Kiều Giang, “Gìn Giữ Hòa Bình – Hoạt Động Quan Trọng Của Đối Ngoại Quốc Phòng Việt Nam,” Báo Điện Tử Đảng Cộng Sản Việt Nam, February 17, 2018, https://dangcongsan.vn/chao-nam-moi-2018/dat-nuoc-vao-xuan/gin-giu-hoa-binh–hoat-dong-quan-trong-cua-doi-ngoai-quoc-phong-viet-nam-473586.html.
 Văn An, “Chủ Tịch Nước Tuyên Dương Các Tập Thể và Cá Nhân Có Thành Tích Xuất Sắc Tham Gia Hoạt Động Gìn Giữ Hòa Bình LHQ,” Báo Thế Giới và Việt Nam, October 18, 2021, https://baoquocte.vn/chu-tich-nuoc-tuyen-duong-cac-tap-the-va-ca-nhan-co-thanh-tich-xuat-sac-tham-gia-hoat-dong-gin-giu-hoa-binh-lhq-162097.html.
 Vietnam News, “Women Play Key Role in COVID-19 Prevention in UN Peacekeeping Operations,” November 26, 2020, https://vietnamnews.vn/society/813013/women-play-key-role-in-covid-19-prevention-in-un-peacekeeping-operations.html.
 Kiều Giang, “Gìn Giữ Hòa Bình – Hoạt Động Quan Trọng Của Đối Ngoại Quốc Phòng Việt Nam.”
 CPV, “Báo Cáo Chính Trị Của Ban Chấp Hành Trung Ương Đảng Khoá XII Tại Đại Hội Đại Biểu Toàn Quốc Lần Thứ XIII Của Đảng” (Tư liệu Văn kiện Đảng Cộng sản Việt Nam, 2021), https://tulieuvankien.dangcongsan.vn/ban-chap-hanh-trung-uong-dang/dai-hoi-dang/lan-thu-xiii/bao-cao-chinh-tri-cua-ban-chap-hanh-trung-uong-dang-khoa-xii-tai-dai-hoi-dai-bieu-toan-quoc-lan-thu-xiii-cua-3734.
 Vietnam News, “President Requests More Solutions to Non-Traditional Security Challenges,” December 8, 2021, https://vietnamnews.vn/politics-laws/1094868/president-requests-more-solutions-to-non-traditional-security-challenges.html.
 Hoàng Thùy, “‘Việt Nam Xem Xét Cử Đội Trực Thăng Tham Gia Gìn Giữ Hòa Bình,’” VNExpress, December 1, 2021, https://vnexpress.net/viet-nam-xem-xet-cu-doi-truc-thang-tham-gia-gin-giu-hoa-binh-4219516.html; Hong Giang, “Vietnamese Police Eager to Join UN Peacekeeping Activities,” Ministry of Public Security, June 5, 2021, http://en.bocongan.gov.vn/international-relations-cooperation/vietnamese-police-eager-to-join-un-peacekeeping-activities-t7996.html.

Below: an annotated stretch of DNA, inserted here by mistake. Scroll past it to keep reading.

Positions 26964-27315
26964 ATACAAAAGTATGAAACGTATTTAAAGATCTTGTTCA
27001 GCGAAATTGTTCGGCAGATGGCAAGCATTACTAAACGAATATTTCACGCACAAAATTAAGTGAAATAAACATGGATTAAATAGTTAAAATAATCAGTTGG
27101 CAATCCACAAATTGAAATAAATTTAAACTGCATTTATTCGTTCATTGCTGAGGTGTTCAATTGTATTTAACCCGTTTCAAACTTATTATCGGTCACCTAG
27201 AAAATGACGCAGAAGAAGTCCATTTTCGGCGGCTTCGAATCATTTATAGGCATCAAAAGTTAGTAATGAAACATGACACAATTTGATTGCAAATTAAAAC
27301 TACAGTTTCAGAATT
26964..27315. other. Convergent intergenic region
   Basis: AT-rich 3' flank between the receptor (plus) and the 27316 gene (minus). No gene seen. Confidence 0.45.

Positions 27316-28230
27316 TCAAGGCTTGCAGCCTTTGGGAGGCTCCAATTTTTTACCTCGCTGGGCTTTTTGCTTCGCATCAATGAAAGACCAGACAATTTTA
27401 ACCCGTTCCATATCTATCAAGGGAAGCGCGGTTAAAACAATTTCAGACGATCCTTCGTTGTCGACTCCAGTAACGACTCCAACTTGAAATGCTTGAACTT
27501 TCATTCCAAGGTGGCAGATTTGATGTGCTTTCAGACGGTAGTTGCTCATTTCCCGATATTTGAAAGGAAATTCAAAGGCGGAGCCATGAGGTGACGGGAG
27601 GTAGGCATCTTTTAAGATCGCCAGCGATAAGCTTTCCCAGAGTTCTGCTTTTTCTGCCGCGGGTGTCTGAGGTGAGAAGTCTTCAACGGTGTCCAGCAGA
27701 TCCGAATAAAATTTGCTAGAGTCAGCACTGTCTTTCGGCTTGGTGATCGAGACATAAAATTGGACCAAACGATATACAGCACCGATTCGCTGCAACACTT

Quỳnh Vân, “Để Màu Cờ Việt Nam Phủ Rộng Hơn Trên Bản Đồ Gìn Giữ Hòa Bình Thế Giới.”
 Hoàng Thùy, “‘Việt Nam Xem Xét Cử Đội Trực Thăng Tham Gia Gìn Giữ Hòa Bình.’”
 Anh Sơn, “Liên Hợp Quốc Cần Quan Tâm Thúc Đẩy Thực Hiện Chương Trình Nghị Sự về Phụ Nữ, Hòa Bình và an Ninh,” Báo Thế Giới và Việt Nam, July 12, 2021, https://baoquocte.vn/lien-hop-quoc-can-quan-tam-thuc-day-thuc-hien-chuong-trinh-nghi-su-ve-phu-nu-hoa-binh-va-an-ninh-167168.html; Margaret, “Women and Peacekeeping in ASEAN Countries,” 25.
 These are International Symposium on ‘The Role of Women and Prevention of COVID-19 Pandemic in Peacekeeping Operations’ (November 2020), International Conference on ‘Strengthening Women’s Role in Building and Sustaining Peace: From Commitments to Results’ (December 2020), International Conference on ‘Accelerating Implementation of the Women, Peace and Security Agenda: The Role of National Action Plans’ (December 2021), and International Workshop on ‘Women, Peace and Security National Action Plans: International Experiences and Recommendations for Vietnam’ (March 2022).
 Margaret, “Women and Peacekeeping in ASEAN Countries,” 25.
 Hoàng Thùy, “Tăng Tỷ Lệ Nữ Tham Gia Gìn Giữ Hòa Bình,” September 22, 2021, https://vnexpress.net/tang-ty-le-nu-tham-gia-gin-giu-hoa-binh-4360562.html.